A bad trap set in an attic

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This is a bad attic set for many reasons. I set it up just to take a photo, and then moved the set outside. I've pointed out some of the mistakes, but there are more - it's important that both sides of the trap are blocked, so that the mother raccoon can't reach in from outside and prematurely trigger the trap.

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Can you use a trap to catch a raccoon in an attic - Yes, using a trap to catch a raccoon in the attic is one of the most effective ways to get rid of the problem creature. The trick is how and where you set the trap. Few raccoons will enter a trap just set up in the attic itself, even if it has bait in it. The ideal way to catch a raccoon with a trap is to use a cage trap, one that appears open on both ends, and set it outside, strategically. Attach this trap to the opening in the attic where the raccoon comes in from the outside. If attaching the trap isn’t an option you’ll need to find a way to bolt it to your roof along the critter’s pat of travel. Don’t forget to bolt something under the trap, too, or the raccoon will ruin your shingles from trying to get out. Baiting the trap can be done with bread or marshmallows. You never want to use anything meat-based or you might lure in other undesirable animals to the location. If you’re not successful trapping the adult this way, catching the babies first and using them as a lure for the mother has a high success rate.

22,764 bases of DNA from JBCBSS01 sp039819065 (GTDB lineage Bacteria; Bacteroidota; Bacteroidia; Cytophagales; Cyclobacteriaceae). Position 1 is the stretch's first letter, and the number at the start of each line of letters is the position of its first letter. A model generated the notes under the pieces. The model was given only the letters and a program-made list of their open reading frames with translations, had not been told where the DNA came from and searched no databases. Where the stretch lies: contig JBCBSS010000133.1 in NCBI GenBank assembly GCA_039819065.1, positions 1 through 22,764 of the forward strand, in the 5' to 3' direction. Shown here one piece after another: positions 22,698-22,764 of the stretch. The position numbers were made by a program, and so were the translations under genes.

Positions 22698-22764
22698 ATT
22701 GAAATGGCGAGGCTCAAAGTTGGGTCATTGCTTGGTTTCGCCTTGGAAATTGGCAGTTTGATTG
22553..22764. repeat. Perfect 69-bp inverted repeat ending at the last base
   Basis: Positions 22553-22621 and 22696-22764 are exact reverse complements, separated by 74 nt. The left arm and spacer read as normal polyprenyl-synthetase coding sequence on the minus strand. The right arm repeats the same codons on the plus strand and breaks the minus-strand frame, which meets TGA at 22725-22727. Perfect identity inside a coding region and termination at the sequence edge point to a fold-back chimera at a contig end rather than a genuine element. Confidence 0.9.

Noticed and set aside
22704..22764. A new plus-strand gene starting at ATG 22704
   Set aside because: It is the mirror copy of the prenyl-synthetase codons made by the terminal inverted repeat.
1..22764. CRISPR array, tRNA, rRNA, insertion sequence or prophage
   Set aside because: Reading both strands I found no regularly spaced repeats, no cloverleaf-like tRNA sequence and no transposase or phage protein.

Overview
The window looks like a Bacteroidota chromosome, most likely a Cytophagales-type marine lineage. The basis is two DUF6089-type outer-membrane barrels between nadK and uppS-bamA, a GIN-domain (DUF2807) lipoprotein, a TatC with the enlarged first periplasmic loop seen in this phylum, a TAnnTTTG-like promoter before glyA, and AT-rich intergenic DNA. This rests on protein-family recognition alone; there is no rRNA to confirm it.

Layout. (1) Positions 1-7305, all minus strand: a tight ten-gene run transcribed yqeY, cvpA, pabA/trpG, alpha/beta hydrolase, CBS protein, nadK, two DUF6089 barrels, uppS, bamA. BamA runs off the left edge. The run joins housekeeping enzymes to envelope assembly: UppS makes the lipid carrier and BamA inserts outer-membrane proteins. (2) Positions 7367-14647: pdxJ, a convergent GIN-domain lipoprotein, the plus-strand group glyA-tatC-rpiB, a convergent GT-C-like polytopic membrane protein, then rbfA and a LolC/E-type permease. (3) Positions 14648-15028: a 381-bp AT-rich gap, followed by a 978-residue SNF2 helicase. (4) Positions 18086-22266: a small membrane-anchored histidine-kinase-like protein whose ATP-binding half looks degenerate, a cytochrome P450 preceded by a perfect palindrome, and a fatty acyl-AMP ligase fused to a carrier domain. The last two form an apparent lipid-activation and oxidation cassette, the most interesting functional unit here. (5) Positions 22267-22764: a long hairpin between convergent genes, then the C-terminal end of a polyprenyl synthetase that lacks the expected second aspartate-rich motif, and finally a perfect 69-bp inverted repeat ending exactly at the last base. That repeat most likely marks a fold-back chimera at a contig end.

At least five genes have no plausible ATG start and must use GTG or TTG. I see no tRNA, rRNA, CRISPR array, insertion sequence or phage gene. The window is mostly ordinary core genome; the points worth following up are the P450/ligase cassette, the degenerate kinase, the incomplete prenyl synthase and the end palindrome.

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This is a series of photos of trap sets in the field. These examples are meant to show how professional trap setting looks. The reality is that every case of raccoon trapping is different: number of raccoons, location, type of architecture of the roof or attic they are in, etc. I've done over 1000 raccoon trapping jobs, and every set has been different. There are so many little variables that mean the difference between success and big problems! Trapping is not for amateurs.